Two trained abstractors collected data manually from patients' electronic medical records. Data collected from the initial visit included demographic data, medical history, and physical exam findings. Each patient was then followed over time for all glucose tests ordered in the outpatient setting, until a new diagnosis of diabetes was made or until December 31, 2002, whichever came first. Thus, most patients were followed for at least 3 years, a strategy which is consistent with the screening interval recommended by the American Diabetes Association (ADA)  and which was chosen to maximize the study's ability to capture glucose testing for patients. If a primary care physician documented that a patient had been diagnosed with diabetes by an outside physician or during a hospitalization since the last visit, we counted that as a diagnosis and did not require the primary care physician to do further diagnostic testing. We recorded the number of visits and the number of different primary care physicians seen by each patient over the observation period. For each glucose test ordered, we recorded: the type of glucose test; the patients' fasting state during the test; polyuria or polydipsia reported at the time of the test; the physician's stated reason, if any, for ordering the test; the glucose value; the physician's interpretation of the glucose value; and the physician's subsequent action.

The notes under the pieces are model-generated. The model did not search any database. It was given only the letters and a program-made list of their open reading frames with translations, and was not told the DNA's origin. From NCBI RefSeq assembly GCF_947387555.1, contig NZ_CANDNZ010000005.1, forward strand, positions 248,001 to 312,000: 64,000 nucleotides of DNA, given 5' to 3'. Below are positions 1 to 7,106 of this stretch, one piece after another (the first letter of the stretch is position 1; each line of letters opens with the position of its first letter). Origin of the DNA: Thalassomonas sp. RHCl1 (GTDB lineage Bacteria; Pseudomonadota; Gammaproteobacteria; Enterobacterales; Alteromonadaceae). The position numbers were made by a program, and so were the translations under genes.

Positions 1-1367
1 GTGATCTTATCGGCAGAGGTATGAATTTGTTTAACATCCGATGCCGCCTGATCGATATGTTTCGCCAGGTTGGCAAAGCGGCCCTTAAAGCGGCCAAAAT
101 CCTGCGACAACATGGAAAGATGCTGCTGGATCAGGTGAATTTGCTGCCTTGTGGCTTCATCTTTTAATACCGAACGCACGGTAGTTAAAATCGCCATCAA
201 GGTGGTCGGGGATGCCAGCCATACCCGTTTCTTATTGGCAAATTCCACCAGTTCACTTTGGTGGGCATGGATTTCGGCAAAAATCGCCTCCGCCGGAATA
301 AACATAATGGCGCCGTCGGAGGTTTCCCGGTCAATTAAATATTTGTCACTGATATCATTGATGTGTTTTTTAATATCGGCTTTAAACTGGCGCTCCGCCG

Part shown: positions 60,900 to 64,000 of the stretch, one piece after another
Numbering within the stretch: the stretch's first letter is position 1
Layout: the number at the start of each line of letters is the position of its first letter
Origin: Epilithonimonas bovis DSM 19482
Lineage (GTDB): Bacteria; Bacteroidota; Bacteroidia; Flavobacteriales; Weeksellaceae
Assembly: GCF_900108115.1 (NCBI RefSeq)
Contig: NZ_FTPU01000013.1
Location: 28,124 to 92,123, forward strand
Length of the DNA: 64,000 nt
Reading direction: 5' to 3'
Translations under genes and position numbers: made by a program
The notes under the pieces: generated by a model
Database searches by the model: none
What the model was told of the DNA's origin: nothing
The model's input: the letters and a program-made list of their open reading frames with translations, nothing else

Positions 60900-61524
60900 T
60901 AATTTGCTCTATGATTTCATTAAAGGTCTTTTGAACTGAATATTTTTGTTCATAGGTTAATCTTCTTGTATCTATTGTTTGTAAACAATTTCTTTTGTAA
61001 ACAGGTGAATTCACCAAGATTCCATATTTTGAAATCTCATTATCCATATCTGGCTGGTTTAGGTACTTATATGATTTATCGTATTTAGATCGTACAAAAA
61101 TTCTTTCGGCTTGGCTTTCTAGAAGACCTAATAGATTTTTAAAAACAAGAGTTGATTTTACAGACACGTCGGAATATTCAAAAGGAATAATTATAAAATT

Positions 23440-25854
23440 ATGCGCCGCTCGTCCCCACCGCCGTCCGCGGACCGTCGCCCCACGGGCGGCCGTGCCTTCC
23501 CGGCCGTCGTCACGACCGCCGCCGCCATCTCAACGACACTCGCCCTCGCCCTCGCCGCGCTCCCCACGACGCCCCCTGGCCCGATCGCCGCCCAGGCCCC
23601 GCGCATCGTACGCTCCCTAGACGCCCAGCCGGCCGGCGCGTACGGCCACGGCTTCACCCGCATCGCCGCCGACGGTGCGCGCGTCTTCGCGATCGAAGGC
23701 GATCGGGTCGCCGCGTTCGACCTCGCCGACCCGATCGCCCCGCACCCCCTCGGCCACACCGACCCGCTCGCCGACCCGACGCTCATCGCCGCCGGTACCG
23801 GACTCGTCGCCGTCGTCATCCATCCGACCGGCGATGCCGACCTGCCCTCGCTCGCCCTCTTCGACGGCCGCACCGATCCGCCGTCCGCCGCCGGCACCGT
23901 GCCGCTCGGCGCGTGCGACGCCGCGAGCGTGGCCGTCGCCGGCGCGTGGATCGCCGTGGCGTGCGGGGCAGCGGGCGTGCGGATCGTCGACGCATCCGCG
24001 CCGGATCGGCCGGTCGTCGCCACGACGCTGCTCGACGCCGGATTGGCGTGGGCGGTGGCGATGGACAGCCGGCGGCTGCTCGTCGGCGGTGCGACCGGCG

Using duplicate data collection for a random 10% sub-sample of the patients, we calculated percent agreement between data abstractors. Percent agreement was high for glucose orders (94%), type of glucose test (98%), fasting state (98%), presence of polyuria or polydipsia (98%), and action following glucose testing (100%). Percent agreement was lower for the reason for testing (66%) and for glucose interpretation (74%).
We used descriptive statistics based on complete data to characterize the patients in our sample, the patterns of glucose testing and rates of follow-up. We considered different cutoffs for clinically significant glucose values, based on the ADA's interpretation of fasting values (≥126 mg/dl for diabetes , 110–125 mg/dl for the old definition of impaired fasting glucose , and 101–125 mg/dl for the new definition of impaired fasting glucose [2, 11]). If glucose values were random or were not documented as fasting, we still considered values in these ranges to be potentially abnormal, because they should trigger repeat testing to confirm that a patient's fasting values are in the normal range. When calculating rates of follow-up for abnormal values, we conducted a sensitivity analysis to assess the effect of continuity, restricting the sample to only those who had all visits with the same physician.